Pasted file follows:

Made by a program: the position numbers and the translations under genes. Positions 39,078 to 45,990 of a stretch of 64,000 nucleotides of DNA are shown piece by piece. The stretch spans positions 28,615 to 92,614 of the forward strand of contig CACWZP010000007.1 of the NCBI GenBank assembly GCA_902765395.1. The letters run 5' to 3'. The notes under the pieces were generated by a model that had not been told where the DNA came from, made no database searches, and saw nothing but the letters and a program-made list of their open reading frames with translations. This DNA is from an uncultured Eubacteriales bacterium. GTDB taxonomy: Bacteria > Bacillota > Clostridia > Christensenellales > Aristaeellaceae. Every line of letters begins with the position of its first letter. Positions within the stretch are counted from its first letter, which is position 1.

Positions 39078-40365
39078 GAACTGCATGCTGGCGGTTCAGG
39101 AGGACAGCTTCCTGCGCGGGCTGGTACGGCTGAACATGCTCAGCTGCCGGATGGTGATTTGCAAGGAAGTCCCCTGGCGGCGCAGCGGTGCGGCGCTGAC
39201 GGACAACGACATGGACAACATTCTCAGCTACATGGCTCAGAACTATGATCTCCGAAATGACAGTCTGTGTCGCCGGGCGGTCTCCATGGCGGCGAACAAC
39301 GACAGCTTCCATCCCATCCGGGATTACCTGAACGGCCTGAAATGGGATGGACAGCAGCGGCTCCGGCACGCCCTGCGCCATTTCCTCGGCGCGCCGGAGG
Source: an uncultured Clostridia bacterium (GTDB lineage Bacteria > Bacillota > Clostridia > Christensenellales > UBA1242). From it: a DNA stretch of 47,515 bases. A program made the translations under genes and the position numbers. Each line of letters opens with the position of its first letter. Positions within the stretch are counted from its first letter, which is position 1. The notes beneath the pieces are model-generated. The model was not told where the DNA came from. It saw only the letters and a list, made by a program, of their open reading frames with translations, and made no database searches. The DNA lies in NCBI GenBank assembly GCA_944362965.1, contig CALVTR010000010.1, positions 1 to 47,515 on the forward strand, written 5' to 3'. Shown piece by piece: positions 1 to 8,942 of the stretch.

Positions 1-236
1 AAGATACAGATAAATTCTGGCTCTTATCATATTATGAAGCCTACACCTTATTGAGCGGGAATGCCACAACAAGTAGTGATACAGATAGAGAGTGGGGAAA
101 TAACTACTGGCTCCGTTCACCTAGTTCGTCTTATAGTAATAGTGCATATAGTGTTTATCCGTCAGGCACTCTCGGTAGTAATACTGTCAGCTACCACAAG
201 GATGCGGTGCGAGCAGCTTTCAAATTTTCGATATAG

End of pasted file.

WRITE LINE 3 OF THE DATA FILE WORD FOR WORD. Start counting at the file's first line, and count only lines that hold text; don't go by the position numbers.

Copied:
39078 GAACTGCATGCTGGCGGTTCAGG